Metropolitan News-Enterprise


Wednesday, March 6, 2002


Page 3


Deputy City Attorney Charged With Attempted Sex Acts With Minor


By KIMBERLY EDDS, Staff Writer


A Los Angeles deputy city attorney accused of soliciting sex from a boy he met over the Internet was charged yesterday with two felony counts of attempted sex acts with a minor.

Richard Bruce Coplen, a civil attorney with the City Attorney’s Office for 20 years, was arrested Sunday on suspicion of attempted oral copulation with a minor after being caught in an “Internet predator sting” by the Los Angeles Police Department, LAPD officials said.

The LAPD began its investigation of the 49-year-old Copeland in January after a 17-year-old boy told authorities he received an instant message from Coplen over the Internet promising him $150,000 if he would meet him for sex, Lt. Daniel Mulrenin of the LAPD’s Juvenile Division said. The two had met in a chat room, Mulrenin said.

On Dec. 28 Coplen picked up the victim a park near the victim’s home and took him back to his own residence in Highland Park, where the two engaged in a sex act, authorities said. Coplen returned the victim to the pick-up location that same night.

There was some money exchanged for the act, but Mulrenin said it was less than the $150,000 that had been discussed.

After the victim reported the incident, the LAPD’s Sexually Exploited Child Unit assumed his online identity and arranged for another meeting after Coplen said he wanted to recreate the act, police said.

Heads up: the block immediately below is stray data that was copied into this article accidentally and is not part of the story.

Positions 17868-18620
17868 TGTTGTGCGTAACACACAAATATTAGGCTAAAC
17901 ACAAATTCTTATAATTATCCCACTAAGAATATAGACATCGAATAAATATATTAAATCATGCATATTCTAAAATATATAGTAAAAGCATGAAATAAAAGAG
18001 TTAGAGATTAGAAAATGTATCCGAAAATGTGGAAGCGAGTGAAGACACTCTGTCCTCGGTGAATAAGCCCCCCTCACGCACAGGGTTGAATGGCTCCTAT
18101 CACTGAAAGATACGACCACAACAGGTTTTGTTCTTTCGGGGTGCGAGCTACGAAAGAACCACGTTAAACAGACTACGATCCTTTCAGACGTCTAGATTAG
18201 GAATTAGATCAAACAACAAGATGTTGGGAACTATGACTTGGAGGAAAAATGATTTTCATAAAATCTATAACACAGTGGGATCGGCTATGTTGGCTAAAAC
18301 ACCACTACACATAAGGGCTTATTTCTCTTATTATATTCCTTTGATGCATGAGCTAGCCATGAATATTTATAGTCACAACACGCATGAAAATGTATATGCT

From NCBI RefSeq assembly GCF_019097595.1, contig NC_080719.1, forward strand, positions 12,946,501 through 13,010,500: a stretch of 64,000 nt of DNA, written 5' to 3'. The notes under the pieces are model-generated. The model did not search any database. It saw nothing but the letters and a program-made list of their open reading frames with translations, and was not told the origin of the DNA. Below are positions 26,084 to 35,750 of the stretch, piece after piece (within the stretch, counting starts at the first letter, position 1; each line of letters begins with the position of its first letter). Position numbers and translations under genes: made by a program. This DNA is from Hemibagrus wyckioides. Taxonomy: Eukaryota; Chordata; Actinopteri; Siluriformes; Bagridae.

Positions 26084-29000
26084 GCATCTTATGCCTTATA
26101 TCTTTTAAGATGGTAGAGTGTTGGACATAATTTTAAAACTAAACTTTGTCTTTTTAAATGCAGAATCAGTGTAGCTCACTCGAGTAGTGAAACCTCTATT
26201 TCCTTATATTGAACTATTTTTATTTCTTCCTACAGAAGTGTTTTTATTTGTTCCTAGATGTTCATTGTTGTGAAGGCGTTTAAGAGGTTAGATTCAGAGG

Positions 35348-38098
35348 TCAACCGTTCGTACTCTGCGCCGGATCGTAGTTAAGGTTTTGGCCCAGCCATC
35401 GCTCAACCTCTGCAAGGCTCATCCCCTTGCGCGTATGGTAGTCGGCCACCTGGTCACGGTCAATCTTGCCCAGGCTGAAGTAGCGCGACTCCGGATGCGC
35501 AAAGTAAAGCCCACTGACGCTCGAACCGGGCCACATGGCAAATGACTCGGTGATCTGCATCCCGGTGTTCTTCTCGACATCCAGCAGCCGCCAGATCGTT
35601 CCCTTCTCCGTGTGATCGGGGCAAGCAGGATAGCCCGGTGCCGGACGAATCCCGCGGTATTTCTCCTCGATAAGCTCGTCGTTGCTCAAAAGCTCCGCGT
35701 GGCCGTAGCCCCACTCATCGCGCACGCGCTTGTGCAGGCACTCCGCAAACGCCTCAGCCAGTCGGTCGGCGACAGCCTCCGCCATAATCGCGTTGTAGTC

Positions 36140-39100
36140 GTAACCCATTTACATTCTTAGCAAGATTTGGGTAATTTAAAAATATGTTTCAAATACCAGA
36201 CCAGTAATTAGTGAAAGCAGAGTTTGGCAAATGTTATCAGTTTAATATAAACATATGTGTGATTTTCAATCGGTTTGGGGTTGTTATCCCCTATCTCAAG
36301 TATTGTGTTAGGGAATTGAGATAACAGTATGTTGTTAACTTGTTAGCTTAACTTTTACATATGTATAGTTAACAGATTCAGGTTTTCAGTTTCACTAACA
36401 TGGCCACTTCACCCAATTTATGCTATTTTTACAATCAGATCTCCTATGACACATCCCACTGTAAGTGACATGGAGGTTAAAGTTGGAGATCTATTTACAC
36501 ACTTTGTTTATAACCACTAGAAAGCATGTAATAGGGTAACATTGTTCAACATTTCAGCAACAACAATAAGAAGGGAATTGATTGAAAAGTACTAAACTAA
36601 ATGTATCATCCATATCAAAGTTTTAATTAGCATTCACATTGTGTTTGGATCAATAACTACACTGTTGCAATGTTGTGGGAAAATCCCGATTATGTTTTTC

When Coplen showed up for the meeting, officers arrested him, police said.

In a statement, City Attorney Rocky Delgadillo called the charges against Coplen “serious,” but declined to comment further on the case, saying he was prohibited from discussing a pending personnel matter.

“While I can’t comment on this case specifically, such alleged actions are intolerable especially if they involve a minor,” Delgadillo said.

Coplen was placed on paid leave until the City Attorney’s Office is finished with its own internal investigation of the incident, an office spokeswoman said.

The LAPD is currently conducting a forensic examination of Coplen’s two home computers, but Mulrenin said that there is no reason to believe that any of Coplen’s office computers were involved in the Internet conversations.

The forensic examination will examine all emails and Instant Messages sent and received by the computers, Det. Dale Barraclough said.

Coplen was released on his own recognizance late yesterday afternoon over protests from the prosecution, District Attorney’s Office spokeswoman Sandi Gibbons said.

The prosecution had asked for $20,000 bail, she said.

Coplen is scheduled to be arraigned on March 12 on one count each of attempted oral copulation of a minor and attempted sexual penetration with a foreign object.

At a news conference to announce the arrest, LAPD Chief Bernard Parks took the opportunity to encourage parents to pay attention to what their children are doing when they are on the Internet.

“If there is one strong message here, parents should and need to be actively involved with the activities of their children, especially when it comes to Internet usage,” Parks said.

He suggested that parents place computers in an open area in the home, that they know the passwords to their children’s computers and that they use filtering software to protect their children from inappropriate material.

The LAPD is asking that any other potential victims of Coplen contact the department’s Juvenile Division at 213-485-2883.


Copyright 2002, Metropolitan News Company